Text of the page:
It is around the 2nd anniversary of the death of my brother Toby, and in a few weeks it will be the 12th anniversary of my father's death, and a few weeks after that (one month and one day to be precise) it will be the first anniversary of my mother's death.
I'm finding it strange really, in analyzing how each of these people's deaths impacted me so differently. With my father it was a deep pain and I withdrew greatly for nearly a year after he died. He was my best friend, and while it is cliche', no matter what, he was always there when I needed him-no questions asked. His presence was what I missed the most.
With my brother it was a very different sadness. Given our vast age difference, I did not know him nearly as much as I would have liked to. My dad always kept me updated on how Toby's life was going and that was the main connection. After dad died, Toby stayed a few days and I got to know him a bit better, and we carried on correspondence on a sporadic basis for a couple of years, only to have it drop off. What really hit me though, was the feeling and realization of "wait a minute, I have six other siblings, and Im the second youngest, and will I experience this several more times?" A bit of a selfish reaction, but honest. Losing a sibling is not like losing a parent...a sibling's death is more like a loss of history or like in the movie the Dark Crystal when those old guys start to disappear and something is lost from the world. It is a loss of a friend, of someone who saw you at your best and worst, and fought with you like no one else, a person who shares family memories with you...and different ones that are so nice to know.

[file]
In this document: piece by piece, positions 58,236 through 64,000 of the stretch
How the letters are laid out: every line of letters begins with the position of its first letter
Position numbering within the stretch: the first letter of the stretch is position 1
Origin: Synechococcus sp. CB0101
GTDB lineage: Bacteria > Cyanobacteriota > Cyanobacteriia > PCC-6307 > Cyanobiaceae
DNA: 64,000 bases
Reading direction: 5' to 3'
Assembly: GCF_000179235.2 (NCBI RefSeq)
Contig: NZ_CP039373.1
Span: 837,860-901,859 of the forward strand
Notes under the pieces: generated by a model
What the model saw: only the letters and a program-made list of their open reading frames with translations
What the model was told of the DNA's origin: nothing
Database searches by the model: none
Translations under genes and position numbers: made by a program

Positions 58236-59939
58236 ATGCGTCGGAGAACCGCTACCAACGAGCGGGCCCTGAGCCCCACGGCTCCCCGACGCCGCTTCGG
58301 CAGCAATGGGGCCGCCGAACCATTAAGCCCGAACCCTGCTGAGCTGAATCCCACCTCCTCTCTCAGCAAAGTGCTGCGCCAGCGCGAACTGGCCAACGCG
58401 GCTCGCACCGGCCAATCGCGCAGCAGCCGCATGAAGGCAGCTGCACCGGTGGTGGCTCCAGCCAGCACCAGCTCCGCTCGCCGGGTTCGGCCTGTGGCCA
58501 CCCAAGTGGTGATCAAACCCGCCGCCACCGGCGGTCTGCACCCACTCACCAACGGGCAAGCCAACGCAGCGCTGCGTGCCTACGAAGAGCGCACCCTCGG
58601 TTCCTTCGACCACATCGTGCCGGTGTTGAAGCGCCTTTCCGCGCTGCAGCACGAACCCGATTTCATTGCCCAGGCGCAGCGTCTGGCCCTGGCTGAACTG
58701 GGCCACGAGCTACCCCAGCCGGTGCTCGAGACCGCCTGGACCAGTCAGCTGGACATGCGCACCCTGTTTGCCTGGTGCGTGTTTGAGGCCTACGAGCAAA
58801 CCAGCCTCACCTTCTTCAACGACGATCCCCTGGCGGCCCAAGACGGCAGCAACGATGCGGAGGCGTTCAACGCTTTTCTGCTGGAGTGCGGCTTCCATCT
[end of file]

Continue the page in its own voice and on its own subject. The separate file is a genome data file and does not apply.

Losing my mom...well...that is still a work in progress. I have had a year of insane personal growth, and have started working towards several personal goals. I have also come to a place of balance within my life that I have never had. I think the best way to sum up losing my mom is a profound sense of "what a waste"... all the years and moments that were wasted between us that can never be recovered, all the things I never learned about being a woman or being a mom, or about who she was as Jacqui-not just "my mom".
That is what I regret.